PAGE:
What do Oracle's recent troubles with GSA and Lockheed Martin's cost overrun issues on a satellite contract teach the rest of the indsutry?
Two bits of seemingly unrelated news – the General Services Administration canceling Oracle’s IT services contract and Lockheed Martin paying for a contract overrun – have a common thread: Agencies are going to hold contractors accountable.
First, let’s look at Oracle. The software company has had a long dispute with GSA, part of which it inherited when it acquired Sun Microsystems, which was having its own issues with the agency.
The fights between GSA and software and hardware companies over pricing are well chronicled. In fact, Oracle settled with GSA in 2011, paying $199.5 million.
This time apparently is different because it only deals with professional services. Details have been sparse with GSA only saying that the contract was “no longer in the government’s best interest.”
What exactly does that mean? GSA won’t say more and so far, Oracle has been silent on the topic.
While this might be an embarrassment, it isn’t a huge deal from a business perspective. Oracle has plenty of other vehicles at other agencies to sell through, plus it has a well-established partner and reseller network.
The fact that the cancelled contract is for professional services also lessens the financial blow.
But even if it means little in dollars and cents to Oracle, GSA’s action is a loud warning to other contractors that it isn't afraid to use its powers to control contractors.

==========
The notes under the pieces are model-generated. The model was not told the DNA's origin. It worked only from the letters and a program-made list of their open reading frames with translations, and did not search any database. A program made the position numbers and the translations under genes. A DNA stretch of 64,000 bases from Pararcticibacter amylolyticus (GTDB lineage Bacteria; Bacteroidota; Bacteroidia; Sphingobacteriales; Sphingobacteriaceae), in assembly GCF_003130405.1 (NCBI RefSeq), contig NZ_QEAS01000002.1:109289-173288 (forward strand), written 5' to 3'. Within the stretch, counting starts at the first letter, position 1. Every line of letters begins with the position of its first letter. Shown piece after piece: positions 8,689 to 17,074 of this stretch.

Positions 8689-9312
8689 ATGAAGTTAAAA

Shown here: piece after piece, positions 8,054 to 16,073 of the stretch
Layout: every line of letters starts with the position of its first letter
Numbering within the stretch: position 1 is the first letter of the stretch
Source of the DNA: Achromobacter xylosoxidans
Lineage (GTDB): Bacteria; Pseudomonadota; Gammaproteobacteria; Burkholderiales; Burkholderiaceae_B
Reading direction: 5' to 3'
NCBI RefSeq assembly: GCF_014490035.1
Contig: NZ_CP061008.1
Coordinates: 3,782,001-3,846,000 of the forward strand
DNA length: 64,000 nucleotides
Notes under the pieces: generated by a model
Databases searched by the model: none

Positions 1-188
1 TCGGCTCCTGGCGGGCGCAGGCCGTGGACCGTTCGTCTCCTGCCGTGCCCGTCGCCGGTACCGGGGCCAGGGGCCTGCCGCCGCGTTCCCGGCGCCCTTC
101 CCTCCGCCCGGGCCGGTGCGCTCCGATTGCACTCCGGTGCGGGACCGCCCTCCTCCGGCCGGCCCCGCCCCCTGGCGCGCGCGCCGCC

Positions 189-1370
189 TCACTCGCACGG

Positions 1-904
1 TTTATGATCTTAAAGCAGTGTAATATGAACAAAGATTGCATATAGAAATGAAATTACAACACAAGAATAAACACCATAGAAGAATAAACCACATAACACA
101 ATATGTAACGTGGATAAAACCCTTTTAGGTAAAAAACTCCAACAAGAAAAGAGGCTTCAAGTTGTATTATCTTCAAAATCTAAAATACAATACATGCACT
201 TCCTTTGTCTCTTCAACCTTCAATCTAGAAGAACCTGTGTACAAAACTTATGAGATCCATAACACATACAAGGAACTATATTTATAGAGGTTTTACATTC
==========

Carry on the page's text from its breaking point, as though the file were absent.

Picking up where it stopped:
It is a dangerous thought. Imagine if GSA did this to a small or midsize business?
Now, let’s look at Lockheed, which had won an Air Force contract for $1.5 billion to build two new global positioning system satellites. The problem is that the cost actually reached $1.62 billion. Because of the overrun, Lockheed loses its 5 percent fee or about $70 million.
Similarly, Lockheed is bearing portions of the cost overruns from the F-35 Joint Strike Fighter.
I’ve heard plenty of comments and complaints from people that companies often knowingly underbid to win a contract and then use modifications and contract changes to recoup the actual costs of the project. It is often described as a standard way of doing business.
I’m not saying that Lockheed did this on the GPS or F-35 contracts. These big hardware development contracts have a history of escalating costs that often cannot be anticipated.
But I think Lockheed’s situation should be a warning to the rest of the industry that there is growing reluctance by agencies to absorb cost overruns or to rework contracts for contractors to recoup their costs.
The lesson is that it is paramount in today’s environment to understand your costs and to understand what you are bidding on.
The thread that ties Lockheed and Oracle together is that whether agencies are misguided, impatient or growing desperate, contractors need to understand that their customers are more willing than ever to use tools at their disposal to hold their feet to the fire. Fair or not.
Call it the age of the contractor crackdown.
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